GW:  What other artists or music are you listening to right now, electronic or other?

JH:  With the electronic music I listen to a lot of house DJs, like Derek Carter, Dave Tipper, and some Bassnectar, Drum & Bass, Gobi.  Then of course some Vibe Squad, who is Aaron's project who also plays with Travis in Zilla.  As far as other music, I still listen to a lot of traditional music from Cuba, the Congo, Senegal, and others.  Another guy I have been listening to a lot on this tour is Joe Zawinul, the keyboard player from Weather Report.  He was one of the most amazing musicians on the planet before he passed away in September.  He had his own group together the last ten years, and they were some phenomenal musicians!  They have a disc called "Vienna Nights", and it just burns.  I got to see him a few weeks before he passed away, and that old man was still drumming well.

GW:  How great you got to see a hero right before he passed, and to see him still playing well!

JH:  It was awesome!

GW:  So getting back to the summer tour, it looks like you guys will be doing quite a few festivals like Wakarusa, Rothbury, and some other high profile gatherings.  Are you excited to performing at some of these festivals outside of being in String Cheese?

JH:  Yeah, it's a different thing.  When were doing them with SCI we were always one of the biggest deals happening, and it was large.  It wasn't necessarily overwhelming, because hey, that's a lot of love!  So it is going to be a unique experience.  With EOTO, we are sort of in the grind and have some things to prove.  We feel like we are really primed to do well, especially with some of the late night slots like at 10,000 Lakes and Rothbury.  There is a lot of work to do and we are ready to dig in, and play the best we can and make this thing fly.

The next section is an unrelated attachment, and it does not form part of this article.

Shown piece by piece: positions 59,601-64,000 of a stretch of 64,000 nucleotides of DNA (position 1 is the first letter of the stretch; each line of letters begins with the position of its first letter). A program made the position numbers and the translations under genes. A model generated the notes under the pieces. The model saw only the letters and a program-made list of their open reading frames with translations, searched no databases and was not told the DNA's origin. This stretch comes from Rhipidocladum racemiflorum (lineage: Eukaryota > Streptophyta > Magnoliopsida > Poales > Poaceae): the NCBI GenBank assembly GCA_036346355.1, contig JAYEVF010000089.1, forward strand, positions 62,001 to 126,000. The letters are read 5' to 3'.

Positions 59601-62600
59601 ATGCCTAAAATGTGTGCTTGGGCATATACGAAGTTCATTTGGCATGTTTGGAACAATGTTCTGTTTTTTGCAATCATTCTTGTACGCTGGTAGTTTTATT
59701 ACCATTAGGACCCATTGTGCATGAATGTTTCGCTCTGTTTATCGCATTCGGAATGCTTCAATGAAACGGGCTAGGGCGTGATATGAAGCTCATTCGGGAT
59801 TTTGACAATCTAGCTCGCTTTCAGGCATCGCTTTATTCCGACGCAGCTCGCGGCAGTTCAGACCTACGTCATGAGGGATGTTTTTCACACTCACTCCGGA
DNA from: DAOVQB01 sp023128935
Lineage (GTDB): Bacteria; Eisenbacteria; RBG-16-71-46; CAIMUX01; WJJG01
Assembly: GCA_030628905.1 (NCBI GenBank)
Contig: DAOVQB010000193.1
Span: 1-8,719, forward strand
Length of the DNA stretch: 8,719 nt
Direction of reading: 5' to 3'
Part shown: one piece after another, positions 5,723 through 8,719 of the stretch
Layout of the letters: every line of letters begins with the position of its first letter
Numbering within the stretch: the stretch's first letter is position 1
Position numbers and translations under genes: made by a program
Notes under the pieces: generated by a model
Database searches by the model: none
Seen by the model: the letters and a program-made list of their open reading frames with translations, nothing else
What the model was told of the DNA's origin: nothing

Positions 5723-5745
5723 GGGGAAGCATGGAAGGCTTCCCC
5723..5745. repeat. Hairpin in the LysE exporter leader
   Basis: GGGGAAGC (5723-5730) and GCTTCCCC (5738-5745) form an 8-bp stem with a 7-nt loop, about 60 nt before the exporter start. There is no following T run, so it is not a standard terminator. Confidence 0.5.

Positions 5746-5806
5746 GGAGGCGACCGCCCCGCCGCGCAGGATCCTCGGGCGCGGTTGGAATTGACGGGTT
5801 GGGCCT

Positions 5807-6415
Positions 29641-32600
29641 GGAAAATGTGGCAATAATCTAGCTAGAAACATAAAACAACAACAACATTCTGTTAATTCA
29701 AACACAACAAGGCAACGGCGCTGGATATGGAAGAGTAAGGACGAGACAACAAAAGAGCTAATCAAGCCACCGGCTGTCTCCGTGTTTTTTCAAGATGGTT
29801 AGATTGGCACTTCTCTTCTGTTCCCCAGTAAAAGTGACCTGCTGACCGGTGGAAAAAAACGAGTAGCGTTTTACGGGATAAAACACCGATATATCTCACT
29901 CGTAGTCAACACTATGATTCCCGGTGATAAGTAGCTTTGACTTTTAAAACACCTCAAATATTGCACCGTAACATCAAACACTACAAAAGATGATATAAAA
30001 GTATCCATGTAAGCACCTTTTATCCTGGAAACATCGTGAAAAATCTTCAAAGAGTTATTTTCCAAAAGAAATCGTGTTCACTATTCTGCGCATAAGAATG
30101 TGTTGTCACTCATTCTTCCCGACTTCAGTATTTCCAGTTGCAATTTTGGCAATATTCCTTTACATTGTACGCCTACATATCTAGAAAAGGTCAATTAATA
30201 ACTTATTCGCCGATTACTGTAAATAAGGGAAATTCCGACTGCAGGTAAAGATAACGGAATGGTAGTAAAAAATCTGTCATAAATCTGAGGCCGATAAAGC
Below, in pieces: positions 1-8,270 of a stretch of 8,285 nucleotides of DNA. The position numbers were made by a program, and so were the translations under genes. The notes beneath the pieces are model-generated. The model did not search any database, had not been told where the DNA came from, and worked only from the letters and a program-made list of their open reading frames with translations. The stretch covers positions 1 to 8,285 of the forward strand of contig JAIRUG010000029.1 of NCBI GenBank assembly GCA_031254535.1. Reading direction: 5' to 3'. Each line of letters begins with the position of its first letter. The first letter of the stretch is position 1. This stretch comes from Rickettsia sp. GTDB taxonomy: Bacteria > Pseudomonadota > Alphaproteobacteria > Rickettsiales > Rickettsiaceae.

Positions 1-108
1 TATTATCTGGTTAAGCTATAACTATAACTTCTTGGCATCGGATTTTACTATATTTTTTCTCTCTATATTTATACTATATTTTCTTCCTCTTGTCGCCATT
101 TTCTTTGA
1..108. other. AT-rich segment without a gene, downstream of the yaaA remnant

GW:  I understand you were also slated to sit in for a set with Hot Buttered Rum at Wakarusa this June.

JH:  Yes, it was originally set up to go down like that but unfortunately that has changed.  It was taking a long time to get confirmed, and we ended up getting an offer to play in Baltimore.  Originally we were just going to hang out and play all weekend, but this festival in Baltimore called Starscape was too good to pass up.  So it didn't quite work out.  It had gotten to the point where Nat had given me a setlist of songs that we were going to get into, but now that is not going to happen.  We had sat in with each other before, and it worked well and the fans really dug it.  So maybe somewhere down the road we can make it happen again.  But we are still going to do our own late night set there, so that should be sweet.

smilesGW:  Was it more of an excuse to get some bluegrass in?

JH:  Ha ha ha!  Maybe!  Hey, when it's good music then its good music.

GW:  Speaking of good music, it appears that all the members of String Cheese will be performing with their respective projects at the Rothbury Festival this summer.  Do you anticipate any collaborations happening with everyone there?